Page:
US personnel in Cuban 'auditory attack' suffered same symptoms as brain injury

Auditory and sensory attacks that affected 21 U.S. government personnel while in Cuba in 2016 may have caused concussion-like symptoms, according to an article published by CNN. The "acoustic attacks" were first reported by the news outlet in August 2017.

A study published online Feb. 15 in the Journal of the American Medical Association (JAMA) found that the symptoms closely resemble those resulting from a brain injury. Specifically, the study used MRI imaging on 10 men and 11 women who had experienced many aggressively stimulating sounds.  

According to CNN, study findings have raised the question of whether the same pattern of symptom can occur in patients who have not experienced any kind of head trauma.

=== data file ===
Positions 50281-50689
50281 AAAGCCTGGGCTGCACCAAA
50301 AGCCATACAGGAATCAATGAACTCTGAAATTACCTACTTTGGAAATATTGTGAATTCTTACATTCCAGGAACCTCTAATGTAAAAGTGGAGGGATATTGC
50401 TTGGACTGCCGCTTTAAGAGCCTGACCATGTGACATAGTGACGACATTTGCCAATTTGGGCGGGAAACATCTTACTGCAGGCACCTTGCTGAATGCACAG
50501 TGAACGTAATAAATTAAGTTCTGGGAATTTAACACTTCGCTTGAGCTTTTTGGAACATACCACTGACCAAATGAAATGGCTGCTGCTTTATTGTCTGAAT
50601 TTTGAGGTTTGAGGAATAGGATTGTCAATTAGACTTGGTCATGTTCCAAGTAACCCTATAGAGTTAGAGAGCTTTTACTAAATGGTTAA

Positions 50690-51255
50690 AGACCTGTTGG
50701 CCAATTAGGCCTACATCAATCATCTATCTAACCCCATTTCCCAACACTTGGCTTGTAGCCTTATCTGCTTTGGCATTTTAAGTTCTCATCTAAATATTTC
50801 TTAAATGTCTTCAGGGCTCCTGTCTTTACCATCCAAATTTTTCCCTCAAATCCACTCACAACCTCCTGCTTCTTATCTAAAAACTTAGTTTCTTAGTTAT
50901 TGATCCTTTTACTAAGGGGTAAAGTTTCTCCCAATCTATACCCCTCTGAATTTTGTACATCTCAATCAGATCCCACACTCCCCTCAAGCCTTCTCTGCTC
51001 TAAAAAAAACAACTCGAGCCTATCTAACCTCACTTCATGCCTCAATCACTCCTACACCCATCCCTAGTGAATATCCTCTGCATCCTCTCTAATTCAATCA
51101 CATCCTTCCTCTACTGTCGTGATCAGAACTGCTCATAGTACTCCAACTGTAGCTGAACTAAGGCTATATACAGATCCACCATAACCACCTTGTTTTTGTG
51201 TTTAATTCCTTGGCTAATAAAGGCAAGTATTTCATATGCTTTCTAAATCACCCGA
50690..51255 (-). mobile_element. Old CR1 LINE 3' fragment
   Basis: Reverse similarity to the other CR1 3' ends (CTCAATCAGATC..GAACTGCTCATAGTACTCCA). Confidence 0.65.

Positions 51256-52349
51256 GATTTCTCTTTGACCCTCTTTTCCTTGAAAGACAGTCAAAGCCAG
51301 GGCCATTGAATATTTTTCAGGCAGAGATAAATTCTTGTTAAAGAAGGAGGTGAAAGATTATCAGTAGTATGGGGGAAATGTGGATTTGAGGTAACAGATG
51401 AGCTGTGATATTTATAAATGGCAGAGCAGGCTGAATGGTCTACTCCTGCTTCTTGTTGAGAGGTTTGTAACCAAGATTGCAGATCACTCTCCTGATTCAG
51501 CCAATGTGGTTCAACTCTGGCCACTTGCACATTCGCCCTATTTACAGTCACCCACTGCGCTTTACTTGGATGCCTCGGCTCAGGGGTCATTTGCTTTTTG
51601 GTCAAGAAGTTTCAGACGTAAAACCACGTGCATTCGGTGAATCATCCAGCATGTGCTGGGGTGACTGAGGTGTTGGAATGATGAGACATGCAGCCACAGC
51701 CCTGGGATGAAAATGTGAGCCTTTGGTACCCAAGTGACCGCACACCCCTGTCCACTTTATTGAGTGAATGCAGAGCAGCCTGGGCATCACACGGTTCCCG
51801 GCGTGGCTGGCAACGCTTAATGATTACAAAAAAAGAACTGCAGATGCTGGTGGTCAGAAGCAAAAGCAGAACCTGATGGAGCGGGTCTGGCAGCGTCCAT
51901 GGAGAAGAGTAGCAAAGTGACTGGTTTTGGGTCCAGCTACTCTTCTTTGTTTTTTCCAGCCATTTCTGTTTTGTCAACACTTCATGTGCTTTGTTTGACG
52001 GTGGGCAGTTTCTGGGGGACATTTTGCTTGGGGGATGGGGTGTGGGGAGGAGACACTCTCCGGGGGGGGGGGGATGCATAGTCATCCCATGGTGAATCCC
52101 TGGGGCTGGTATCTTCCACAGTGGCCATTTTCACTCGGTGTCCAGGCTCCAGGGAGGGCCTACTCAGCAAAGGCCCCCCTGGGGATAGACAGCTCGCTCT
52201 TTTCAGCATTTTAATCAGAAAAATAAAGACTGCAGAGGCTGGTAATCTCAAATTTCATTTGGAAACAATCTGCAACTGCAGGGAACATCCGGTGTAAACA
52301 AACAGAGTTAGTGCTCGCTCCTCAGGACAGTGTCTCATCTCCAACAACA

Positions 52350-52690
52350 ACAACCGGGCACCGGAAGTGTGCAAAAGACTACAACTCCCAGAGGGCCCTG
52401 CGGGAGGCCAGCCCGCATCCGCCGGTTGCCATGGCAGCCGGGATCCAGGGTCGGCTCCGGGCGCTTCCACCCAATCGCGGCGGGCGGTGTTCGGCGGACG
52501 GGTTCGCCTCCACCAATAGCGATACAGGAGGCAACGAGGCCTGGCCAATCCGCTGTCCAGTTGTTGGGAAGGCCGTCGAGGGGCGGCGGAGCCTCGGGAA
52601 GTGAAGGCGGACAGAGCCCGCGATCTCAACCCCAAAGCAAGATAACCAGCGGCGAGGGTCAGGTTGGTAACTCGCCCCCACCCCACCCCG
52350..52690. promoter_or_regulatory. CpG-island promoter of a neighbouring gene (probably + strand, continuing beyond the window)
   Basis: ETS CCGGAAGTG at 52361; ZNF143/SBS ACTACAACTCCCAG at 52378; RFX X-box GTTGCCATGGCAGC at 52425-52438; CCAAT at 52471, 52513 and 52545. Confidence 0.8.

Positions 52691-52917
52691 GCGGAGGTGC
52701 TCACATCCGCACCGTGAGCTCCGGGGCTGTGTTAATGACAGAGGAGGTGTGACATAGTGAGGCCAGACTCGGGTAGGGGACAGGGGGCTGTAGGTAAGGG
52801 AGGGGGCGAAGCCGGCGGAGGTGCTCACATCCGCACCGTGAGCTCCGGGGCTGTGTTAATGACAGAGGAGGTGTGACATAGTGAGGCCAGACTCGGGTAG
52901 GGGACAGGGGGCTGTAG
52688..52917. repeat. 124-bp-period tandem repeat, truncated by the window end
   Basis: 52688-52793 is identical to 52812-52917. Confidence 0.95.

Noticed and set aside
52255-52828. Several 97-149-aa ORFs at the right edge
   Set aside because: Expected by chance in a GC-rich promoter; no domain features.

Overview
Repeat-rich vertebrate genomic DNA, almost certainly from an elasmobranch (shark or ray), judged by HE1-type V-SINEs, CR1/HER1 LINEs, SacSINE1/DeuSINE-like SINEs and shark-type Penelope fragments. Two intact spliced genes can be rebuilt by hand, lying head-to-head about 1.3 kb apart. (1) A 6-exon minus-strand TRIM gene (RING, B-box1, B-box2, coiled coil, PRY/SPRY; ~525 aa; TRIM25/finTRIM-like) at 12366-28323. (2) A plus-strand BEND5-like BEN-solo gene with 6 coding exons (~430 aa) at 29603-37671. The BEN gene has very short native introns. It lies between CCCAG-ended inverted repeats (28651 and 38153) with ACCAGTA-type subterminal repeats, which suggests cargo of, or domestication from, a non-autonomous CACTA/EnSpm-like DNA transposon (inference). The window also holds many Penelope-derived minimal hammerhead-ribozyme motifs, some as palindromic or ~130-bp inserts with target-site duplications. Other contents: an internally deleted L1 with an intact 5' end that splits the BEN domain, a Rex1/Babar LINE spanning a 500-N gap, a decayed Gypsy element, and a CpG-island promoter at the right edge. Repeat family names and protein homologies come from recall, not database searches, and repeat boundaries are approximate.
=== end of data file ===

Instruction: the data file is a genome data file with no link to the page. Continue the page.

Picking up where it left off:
"If you took any one of these patients and put them into a brain injury clinic, and you didn't know their background, you would think that they had a traumatic brain injury from being in a car accident or a blast in the military," said Randel Swanson, PhD, a specialist in brain injury rehabilitation at the University of Pennsylvania, and colleagues in the study. "It's like a concussion without a concussion." 

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